My research projets are divided in two different lines of research which are briefly explained below.

Glass transition and properties of amorphous solids

In general, when the temperature of a liquid is reduced, the material undergoes a phase transition and cristalizes. A possible approach to understand this transition is to use statistical mechanics and show that, below a certain temperature, the free energy of the system is smaller in the crystal phase than it would be if the material were in the liquid phase. In this kind of description, the time scales at which the temperature is reduced are not taken into account ; it is simply assumed that the material is at thermal equilibrium along the process.

However, this condition is not always respected. Actually, many systems in our daily life are out of equilibrium. Well known examples are biological systems, which are open systems subjet to fluxes of energy. Another important example are glasses. The dynamical processes with which these solids are generated became very important when the temperature is decreased so fast that the molecules do not have time to organize and the resulting material has an amorphous character. These materials then relax so slowly that they cannot equilibrate in a time scale observable in the laboratory. This material is called "amorphous solid" and the process that generates it is called "glass transition". The mechanisms of this transition are not completly understood and the theoretical descrition of it is one of the biggest chalenges in the field of soft matter.

Beyond the intriguing phenomenology behind the mechanisms responsible for the glass transition, there are a set of challenging questions about the properties of the amorphous material. These materials present different properties in respect to crystal, as for example the force chain and its vibrational modes (Figure 2). These two facts have important implications in the nature of transport properties, linear response of these systems and the dynamics during the glassy phase.

Fig.1: Vibrational modes of hard spheres in 2d. In this figure there are few modes of very low frequency. Left: In the crystal phase, the modes are plane waves. Some modes are degenerescent due to the symmetry of the system. Right: in the amorphous phase, the vibrational modes are very different from plane waves. Besides being spatially heterogeneous, its frequency are smaller (the value of the frequencies are written in the legend inside the modes).

Nanoporous alumina arrays (NAA)

The nanoporous alumina arrays (NAA) formed by aluminum anodization can be considered to be the most popular self-organized hexagonal packing system. The high interest in this methodology is mainly due to its simplicity and low cost. For many engineering applications, such as high-density magnetic recording media, photonic crystals, or pattern-transfer masks, the ordering and organization of the NAA is a crucial factor. When a high degree of regularity and uniformity is required for applications, it is very important to quantify the level of ordering in a NAA structure. In a recent work, we used an approach inspired by the theory of two-dimensional melting, developed to describe phase transitions in two-dimensional systems that present liquid-crystal-like structures. We defined a local order parameter (LOP) to quantify the degree of hexagonal order of each pore without any arbitrary parameters.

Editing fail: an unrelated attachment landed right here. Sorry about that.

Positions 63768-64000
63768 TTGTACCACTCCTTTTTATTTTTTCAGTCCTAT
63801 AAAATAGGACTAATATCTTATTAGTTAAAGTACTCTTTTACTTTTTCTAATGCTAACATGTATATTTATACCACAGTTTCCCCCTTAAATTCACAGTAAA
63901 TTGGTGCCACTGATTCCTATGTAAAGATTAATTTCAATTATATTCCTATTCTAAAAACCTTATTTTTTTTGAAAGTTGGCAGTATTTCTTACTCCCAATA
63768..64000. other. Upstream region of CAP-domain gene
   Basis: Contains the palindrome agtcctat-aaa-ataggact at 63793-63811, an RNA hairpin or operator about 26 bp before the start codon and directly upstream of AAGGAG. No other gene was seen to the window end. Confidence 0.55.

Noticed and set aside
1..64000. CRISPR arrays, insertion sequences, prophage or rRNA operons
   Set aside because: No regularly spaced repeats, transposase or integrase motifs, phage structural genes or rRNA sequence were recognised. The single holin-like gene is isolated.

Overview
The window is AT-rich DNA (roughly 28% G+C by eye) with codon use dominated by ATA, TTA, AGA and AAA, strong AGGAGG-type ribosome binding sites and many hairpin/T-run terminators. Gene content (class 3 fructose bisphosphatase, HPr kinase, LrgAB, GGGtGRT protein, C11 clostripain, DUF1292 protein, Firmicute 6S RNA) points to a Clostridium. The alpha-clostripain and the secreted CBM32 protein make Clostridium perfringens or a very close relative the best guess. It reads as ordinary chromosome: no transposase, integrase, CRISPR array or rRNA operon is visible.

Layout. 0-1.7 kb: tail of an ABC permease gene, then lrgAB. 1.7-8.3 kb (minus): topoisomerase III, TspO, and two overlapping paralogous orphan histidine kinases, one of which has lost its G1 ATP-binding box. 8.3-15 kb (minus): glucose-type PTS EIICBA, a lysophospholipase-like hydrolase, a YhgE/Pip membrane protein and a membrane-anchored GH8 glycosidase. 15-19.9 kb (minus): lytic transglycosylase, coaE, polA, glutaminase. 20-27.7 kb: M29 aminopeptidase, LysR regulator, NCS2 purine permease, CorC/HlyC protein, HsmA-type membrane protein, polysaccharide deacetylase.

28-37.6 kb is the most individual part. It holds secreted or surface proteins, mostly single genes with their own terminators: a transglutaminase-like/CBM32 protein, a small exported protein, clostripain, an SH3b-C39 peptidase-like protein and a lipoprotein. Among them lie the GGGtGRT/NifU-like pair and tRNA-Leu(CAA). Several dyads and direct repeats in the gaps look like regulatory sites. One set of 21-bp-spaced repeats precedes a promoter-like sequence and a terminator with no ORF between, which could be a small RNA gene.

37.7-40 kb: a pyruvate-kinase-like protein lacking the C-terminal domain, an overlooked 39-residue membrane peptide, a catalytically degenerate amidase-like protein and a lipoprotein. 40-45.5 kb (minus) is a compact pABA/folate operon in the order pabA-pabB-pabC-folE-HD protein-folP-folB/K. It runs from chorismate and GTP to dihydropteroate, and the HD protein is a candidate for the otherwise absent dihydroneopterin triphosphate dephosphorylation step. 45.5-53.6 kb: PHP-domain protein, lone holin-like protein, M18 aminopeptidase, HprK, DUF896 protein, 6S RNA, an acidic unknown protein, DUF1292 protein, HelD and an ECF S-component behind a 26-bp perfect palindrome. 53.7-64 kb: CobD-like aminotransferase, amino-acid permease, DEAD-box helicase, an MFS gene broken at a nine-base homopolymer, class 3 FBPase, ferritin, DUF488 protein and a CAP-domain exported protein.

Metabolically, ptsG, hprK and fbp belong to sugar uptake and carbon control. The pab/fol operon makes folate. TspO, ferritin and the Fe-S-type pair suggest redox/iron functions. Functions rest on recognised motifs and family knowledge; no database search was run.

Fig.2: Samples of NAA produced in the F3Lab- IF/UFRGS. They were produced using different parameters (acid type and concentration, voltage) and as a result the have different spatial order.

How to quantify order in Nanoporous Alumina Array (NAA)?

We used statistcal tools to develop a method to quantify the degree of hexagonal order in samples of NNA. The approach is inspired by the theory of two-dimensional melting, developed to describe phase transitions in two-dimensional systems that present liquid-crystal-like structures. The approach is explained in detail in this paper and can be trivially extended to characterize other physical systems that form hexagonal packings. We also developed a web site where everyone can use this method to quantify order in its own sample.


Another application of these surfaces is the property of superhidrofobicity, which means the contact angles of a water droplet exceeds 150° and the roll-off angle/contact angle hysteresis is less than 10°. In general lines, to be superhidrofobic, a surface needs to have two characteristics: (i) low surface tension and (ii) rugosity in many scales. Since the nanoporous introduce rugosity in nanoscale, it can enhance the hydrofobicity of the surface. An open question is if the spatial order of the pores have an influence in this property.